COLLEGE STATION — With the rising spread of concern around COVID-19, it's best to know some of the facts. Much like the flu, the coronavirus is contagious but will leave the body within 2-14 days.

The Southeastern Conference's suspension will last longer than those affected. On Friday afternoon, the SEC announced that all athletic events will be on hold until at least April 15.

That will include the likes of Texas A&M — hitting athletic director Ross Bjork as he closed in on his first season as the school's man in command.

"Right now, the health and well-being of our student-athletes, our staff our coaches, people in the community, that is what is most important," Bjork said addressing the media Friday afternoon. "We know the President [Trump] has just announced the state of emergency, the state of Texas, the same thing. So, we're all impacted by this.

"We have to take it serious, and that's what we're trying to do."

The NCAA canceled all sporting events Thursday afternoon. At the time, Bjork was in Nashville, Tenn. with the Men's Basketball program, prepping for the start play against the Missouri Tigers. On Wednesday night, the news broke that the NBA would shut down after Utah Jazz all-star Rudy Gobert tested positive for the coronavirus.

Less than 24 hours later, the SEC tournament would close its door to teams, sending schools home and declaring the Kentucky Wildcats champions of the conference.

And much like the rest of the world, there will be no timetable to when normality returns to form.

"I don't think we can rule out anything right now, but I don't think we can rule in anything either," Bjork said. "This thing is evolving. Who knows what will happen with the SEC championships at this point. Who knows what will happen with any regular-season in the spring sports. All those things are still coming together."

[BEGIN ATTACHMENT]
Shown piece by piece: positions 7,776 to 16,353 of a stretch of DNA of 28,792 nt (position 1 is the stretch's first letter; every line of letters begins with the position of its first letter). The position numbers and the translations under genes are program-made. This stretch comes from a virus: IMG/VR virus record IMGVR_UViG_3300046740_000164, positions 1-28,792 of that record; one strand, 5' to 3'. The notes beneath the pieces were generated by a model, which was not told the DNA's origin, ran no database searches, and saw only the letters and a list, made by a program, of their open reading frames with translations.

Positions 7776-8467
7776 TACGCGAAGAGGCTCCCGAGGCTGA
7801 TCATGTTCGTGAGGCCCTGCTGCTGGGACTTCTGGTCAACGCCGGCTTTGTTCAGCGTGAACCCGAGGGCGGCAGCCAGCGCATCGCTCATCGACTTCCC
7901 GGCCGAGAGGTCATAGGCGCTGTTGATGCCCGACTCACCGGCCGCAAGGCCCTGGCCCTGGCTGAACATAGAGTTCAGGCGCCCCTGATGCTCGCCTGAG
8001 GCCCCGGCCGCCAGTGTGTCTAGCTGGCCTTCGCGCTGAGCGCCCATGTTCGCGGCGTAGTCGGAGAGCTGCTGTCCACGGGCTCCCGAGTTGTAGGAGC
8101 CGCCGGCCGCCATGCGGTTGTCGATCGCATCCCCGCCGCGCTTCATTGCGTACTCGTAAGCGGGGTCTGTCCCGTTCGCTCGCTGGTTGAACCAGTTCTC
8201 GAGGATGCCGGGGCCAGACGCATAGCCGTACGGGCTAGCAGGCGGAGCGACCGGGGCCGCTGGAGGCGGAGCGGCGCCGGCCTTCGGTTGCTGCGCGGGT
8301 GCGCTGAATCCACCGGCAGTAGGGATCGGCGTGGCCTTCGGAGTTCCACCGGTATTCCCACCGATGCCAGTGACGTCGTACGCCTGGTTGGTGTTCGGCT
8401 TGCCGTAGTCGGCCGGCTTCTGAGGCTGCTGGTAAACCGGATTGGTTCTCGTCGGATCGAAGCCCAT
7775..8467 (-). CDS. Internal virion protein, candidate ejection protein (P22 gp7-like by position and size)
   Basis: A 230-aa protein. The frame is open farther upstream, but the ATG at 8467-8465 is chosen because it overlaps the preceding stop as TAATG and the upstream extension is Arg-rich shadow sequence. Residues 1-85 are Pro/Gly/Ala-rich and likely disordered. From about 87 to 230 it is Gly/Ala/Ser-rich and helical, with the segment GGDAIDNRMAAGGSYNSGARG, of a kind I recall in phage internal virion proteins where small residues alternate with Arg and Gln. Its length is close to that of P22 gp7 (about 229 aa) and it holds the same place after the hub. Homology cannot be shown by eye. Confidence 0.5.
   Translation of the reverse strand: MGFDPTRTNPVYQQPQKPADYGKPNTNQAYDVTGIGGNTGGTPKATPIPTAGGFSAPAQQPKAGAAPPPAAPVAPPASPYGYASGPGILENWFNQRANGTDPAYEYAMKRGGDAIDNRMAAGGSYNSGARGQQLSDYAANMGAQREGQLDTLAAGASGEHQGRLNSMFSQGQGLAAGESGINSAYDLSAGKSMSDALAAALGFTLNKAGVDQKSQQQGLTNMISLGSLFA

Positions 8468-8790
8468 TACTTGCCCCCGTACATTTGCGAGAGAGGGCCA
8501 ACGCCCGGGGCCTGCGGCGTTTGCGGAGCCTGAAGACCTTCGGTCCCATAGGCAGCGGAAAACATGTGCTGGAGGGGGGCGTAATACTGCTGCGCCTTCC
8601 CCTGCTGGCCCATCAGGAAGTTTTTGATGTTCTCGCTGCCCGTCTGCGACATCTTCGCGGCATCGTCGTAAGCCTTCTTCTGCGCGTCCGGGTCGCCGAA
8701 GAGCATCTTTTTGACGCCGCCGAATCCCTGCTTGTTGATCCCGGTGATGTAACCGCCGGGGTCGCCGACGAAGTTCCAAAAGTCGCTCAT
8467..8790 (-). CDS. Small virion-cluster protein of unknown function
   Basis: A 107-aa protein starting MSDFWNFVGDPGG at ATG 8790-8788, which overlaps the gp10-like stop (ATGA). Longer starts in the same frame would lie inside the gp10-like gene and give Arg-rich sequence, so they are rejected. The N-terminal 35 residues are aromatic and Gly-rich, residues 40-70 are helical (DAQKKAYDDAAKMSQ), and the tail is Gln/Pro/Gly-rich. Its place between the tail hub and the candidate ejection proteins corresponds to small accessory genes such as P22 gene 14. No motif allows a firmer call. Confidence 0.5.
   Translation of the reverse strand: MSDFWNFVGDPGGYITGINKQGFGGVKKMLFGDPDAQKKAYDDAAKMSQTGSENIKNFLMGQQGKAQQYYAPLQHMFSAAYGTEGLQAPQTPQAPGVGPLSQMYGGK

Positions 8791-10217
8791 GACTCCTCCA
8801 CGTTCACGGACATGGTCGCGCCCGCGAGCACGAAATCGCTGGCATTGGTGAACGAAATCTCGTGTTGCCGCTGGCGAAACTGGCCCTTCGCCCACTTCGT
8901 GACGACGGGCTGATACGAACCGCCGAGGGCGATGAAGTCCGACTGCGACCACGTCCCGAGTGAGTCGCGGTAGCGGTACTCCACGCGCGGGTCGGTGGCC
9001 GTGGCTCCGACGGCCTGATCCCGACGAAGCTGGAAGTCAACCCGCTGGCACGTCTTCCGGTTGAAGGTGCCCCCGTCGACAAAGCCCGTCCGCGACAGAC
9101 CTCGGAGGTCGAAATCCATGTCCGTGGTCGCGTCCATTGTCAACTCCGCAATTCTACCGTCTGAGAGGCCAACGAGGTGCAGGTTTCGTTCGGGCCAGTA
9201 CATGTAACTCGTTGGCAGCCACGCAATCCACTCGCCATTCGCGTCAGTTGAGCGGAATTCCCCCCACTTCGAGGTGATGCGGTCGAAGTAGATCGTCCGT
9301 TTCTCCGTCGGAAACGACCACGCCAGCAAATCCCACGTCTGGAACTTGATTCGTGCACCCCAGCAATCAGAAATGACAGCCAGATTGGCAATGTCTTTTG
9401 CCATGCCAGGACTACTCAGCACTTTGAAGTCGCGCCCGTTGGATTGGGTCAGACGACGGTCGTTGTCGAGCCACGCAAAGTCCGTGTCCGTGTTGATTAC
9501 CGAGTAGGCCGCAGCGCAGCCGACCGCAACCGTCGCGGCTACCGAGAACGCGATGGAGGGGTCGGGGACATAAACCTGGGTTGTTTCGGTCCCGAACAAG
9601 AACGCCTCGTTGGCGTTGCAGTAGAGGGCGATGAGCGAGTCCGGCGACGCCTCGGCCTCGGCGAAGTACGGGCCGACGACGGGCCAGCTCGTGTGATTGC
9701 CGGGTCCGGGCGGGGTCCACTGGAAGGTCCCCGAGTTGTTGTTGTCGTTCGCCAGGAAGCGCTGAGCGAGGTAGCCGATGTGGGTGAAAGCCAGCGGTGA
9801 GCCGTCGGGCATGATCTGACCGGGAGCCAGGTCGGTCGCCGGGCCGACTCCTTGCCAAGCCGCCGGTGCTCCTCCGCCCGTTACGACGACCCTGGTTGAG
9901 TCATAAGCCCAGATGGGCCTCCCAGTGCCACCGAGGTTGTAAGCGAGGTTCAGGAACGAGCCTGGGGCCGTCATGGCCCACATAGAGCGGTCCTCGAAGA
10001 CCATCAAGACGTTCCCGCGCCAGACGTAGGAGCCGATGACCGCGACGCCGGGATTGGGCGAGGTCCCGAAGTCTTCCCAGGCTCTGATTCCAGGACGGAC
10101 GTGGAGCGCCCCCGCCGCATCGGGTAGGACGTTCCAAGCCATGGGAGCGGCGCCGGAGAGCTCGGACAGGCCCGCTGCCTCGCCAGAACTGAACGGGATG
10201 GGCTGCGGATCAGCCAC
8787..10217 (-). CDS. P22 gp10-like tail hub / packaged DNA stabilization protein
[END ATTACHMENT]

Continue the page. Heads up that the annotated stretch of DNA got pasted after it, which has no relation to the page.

Bjork affirmed that the players would be taken care of, providing nutrition, mental health support, counseling and other extremities to those who need it. The logistics of how it will unfold will remain in the air until the university can find the best way to provide the necessary precautions.

Making it a point to look after his own, Bjork stated that while the university will close, the doors will remain open to those who wish to stay behind on campus.

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"If they feel this is the safest place, then they'll be here," Bjork stated. "If they feel they need to be at home, then so be it. We're not making anything mandatory. We're not making anything optional. Case by case."

Baseball, softball and gymnastics will be put on hold. Basketball season will come to a halting stop. As for football? That remains to be seen at the current moment heading into the darkest moment in sports history.

While some will cancel the spring all-together, Bjork will be on hands with the conference, working with what is told to them. The 15 practices that are restricted to teams could be rescheduled down the line, but the hope is the gridiron will be occupied sooner than expected.

But Bjork is also looking into the future, perhaps finding ways for the team to remain in-tact without breaking the rules. Looking to skill instructions to added days in the summer could be potential outlooks for the program of The 12th Man.

Waiting for everything to come full-circle, Bjork credited the successful transition thanks to the leadership of SEC commissioner Greg Sankey. Already meeting in Nashville for the annual athletic director meeting, Bjork's boss helped institutions find a clear path towards something positive in the future.

Said Bjork: "That's been really really great to see from our commissioner. He, I believe nationally, has led the charge with a lot of these efforts to just be thoughtful, be mindful, be organized.

"I think that's been really great from the SEC perspective."

The sporting world will be quiet in the future. How long? Who's to say. Perhaps if there's a sliver of light coming from the tunnel's outlook, the NCAA will grant spring student-athletes relief for a season of eligibility after canceling winter and spring championships due to the coronavirus outbreak.

But every story will have two faces. While players such as basketball's Wendell Mitchell or baseball's Cam Blake will receive another season, there's no word on players who weren't expected to graduate this upcoming spring.

If you ask Bjork, its only fair to give everyone effect a second chance.

A chance to rewrite their story that was plucked away within hours of prepping for a chance at destiny.

"My questions are those sports that just ended or were playing a championship like indoor track? Does indoor track get a year back just because they missed one meet? I don't know that answer yet," Bjork said. "Those are the kind of things we have to work through."